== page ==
However, “when you’re talking about a pacing threat, our largest contribution may be that we sense and make sense of what’s going on and that we gain and maintain custody of targets and pass that data to the naval and Joint Force,” he said. “We may do that more than we prosecute targets, because that’s how the Joint Force goes after a pacing threat. We are not going after … a peer competitor solo. That is not the future.”
An example of how the Marine Corps could support its sister services is by employing anti-ship missiles from mobile, ground-based platforms that are difficult to locate. Such weapons, at a cost of about $1.7 million, could sink a $2 billion enemy warship and contribute to “sea denial” operations, Smith said.
Work is underway to bring that capability online. Oshkosh Defense’s Remotely Operated Ground Unit for Expeditionary Fires platform recently participated in sink-at-sea exercises known as SINKEX in Hawaii.
The company’s unmanned ROGUE Fires system leverages the Joint Light Tactical Vehicle’s off-road mobility and payload capacity and Oshkosh’s advanced autonomous vehicle technologies, the contractor said in a press release.
As part of the demonstration, a Navy-Marine Expeditionary Ship Interdiction System, based on a ROGUE Fires chassis, successfully launched a Naval Strike Missile and scored a direct hit on a target at sea, Oshkosh said.
“When you put a remotely operated ground unit expeditionary road vehicle … and the Naval Strike Missile together and you put it in the First Island Chain — good luck finding that [if you’re the enemy], because you won’t,” Smith said, referring to a strategic area in the Asia-Pacific theater. “You have to respect that if you’re a peer adversary. That is a game-changing capability for the combatant commander.”
Meanwhile, the Corps wants to upgrade the vessels that would be needed to transport Marines and their equipment.
“The development of a robust inventory of traditional amphibious ships, new light ships, alternate platforms and littoral connectors is required to create a true naval expeditionary stand-in-force and force-in-readiness,” Commandant Gen. David Berger said in a recent update to his planning guidance.
Senior leaders are exploring various options for the amphibious fleet structure and overall requirements, Odom said.
The sea services currently aim to acquire 35 new light amphibious warships, known as LAWs, to support other L-class vessels and Marine littoral regiments.
“We’ll need that organic lift, that maneuverability, that mobility and survivability inside the web” of adversaries’ targeting capabilities, Odom said.
Officials are looking at the connector fleet that carries troops from ship to shore. Landing craft utility and landing craft air cushion vehicles are aging, Odom noted. The Navy and Marine Corps want new LCUs and LCACs that are more capable and reliable.
The service is transitioning to a more advanced LPD Flight II amphibious transport dock, but Berger is already looking ahead at what comes next.
“It is also time to begin seeking a replacement for the LPD-17 Flight II whose fundamental design elements were conceived more than 25 years ago,” Berger wrote. “We must answer the question — what is LXX? While we do not have an answer to that question yet, we do know that the most lethal capability on a non-big deck amphibious ship of the future cannot be the individual Marine.”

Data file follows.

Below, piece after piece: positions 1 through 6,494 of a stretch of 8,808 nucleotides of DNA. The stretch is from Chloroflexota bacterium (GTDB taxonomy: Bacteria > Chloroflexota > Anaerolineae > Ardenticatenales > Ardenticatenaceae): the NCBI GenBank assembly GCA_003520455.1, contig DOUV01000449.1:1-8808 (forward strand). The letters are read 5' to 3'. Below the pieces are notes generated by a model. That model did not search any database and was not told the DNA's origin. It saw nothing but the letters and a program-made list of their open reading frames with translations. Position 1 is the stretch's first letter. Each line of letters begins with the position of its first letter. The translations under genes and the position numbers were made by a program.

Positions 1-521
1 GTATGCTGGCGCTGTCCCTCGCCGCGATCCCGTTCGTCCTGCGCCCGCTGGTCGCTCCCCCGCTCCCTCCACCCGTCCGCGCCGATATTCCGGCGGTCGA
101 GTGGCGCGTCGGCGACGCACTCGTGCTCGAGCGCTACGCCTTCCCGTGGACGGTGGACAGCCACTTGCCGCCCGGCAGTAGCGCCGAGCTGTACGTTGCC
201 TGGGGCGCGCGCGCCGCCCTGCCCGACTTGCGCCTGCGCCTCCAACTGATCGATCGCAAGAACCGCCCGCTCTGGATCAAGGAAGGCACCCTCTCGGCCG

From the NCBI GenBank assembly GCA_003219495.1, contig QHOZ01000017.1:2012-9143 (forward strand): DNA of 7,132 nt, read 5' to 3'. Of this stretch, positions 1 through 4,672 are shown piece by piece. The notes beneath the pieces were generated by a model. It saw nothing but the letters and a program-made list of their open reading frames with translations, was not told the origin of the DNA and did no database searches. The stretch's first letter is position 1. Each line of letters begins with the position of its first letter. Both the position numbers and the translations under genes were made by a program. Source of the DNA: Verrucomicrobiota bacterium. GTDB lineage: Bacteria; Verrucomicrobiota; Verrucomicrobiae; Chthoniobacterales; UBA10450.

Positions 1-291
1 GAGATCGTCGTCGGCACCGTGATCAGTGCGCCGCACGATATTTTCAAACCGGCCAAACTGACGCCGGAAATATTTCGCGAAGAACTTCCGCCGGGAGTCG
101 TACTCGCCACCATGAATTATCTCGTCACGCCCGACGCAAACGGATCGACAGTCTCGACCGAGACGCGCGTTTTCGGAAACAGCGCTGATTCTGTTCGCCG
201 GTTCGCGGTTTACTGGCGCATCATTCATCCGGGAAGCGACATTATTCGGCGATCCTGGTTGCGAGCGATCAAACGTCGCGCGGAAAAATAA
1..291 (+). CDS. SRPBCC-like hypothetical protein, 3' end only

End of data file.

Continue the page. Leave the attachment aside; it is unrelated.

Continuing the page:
Ashore, the Corps wants Marines to be more self-sufficient when forward deployed in austere locations. That requires being able to forage for food, purify water from local sources and use nontraditional energy technology.
“If you’re working on things that are small [such as] reverse-osmosis water purification units, you’re probably on the right track,” Smith told members of industry. “If you’re working on wearable power generation, solar power that can be used at scale by a unit that can power up squad radios, platoon radios — those kinds of things — you’re probably on the right track.”
Those types of capabilities would reduce dependence on logistics ships to move nonlethal materiel, thereby freeing up assets to move weapon systems and “bring more lethality” to the battlefield, he added.
Meanwhile, officials are keen on the potential of robotic systems and artificial intelligence to augment the force.
“With unmanned and AI, I think we’re sort of at the tip of the iceberg,” Odom said. Platforms and individual Marines can be equipped with such technologies, he noted.
“Right now, we’re starting to see a combined arms approach of both of those capabilities … which I think is a force multiplier for our fleet commanders,” he said.
To better prepare for a potential future battle against China, the Corps is looking to get rid of some legacy systems to free up money to buy new equipment that would be more relevant in that type of fight.
“You must divest of something to generate those assets, to then begin the process of experimenting, testing, procuring,” Smith said. “The sooner we accelerate that, the sooner we’ll get to where we need to be against the pacing threat.”
Smith noted that the Corps has taken a lot of heat over its decision to get rid of its tanks, but he argued those platforms wouldn’t have as much utility as other systems in a war against China.
“Hate the game, not the player,” he said. “I love tanks. They’re awesome. [But] they are not of the same value as long-range precision fires in the Indo-Pacific theater.”
To achieve Berger’s goals and vision for the future force, Smith said the Marine Corps needs sufficient funding from Congress for modernization and transformation.
“Doing this is going to be wicked hard for the next several years,” he said.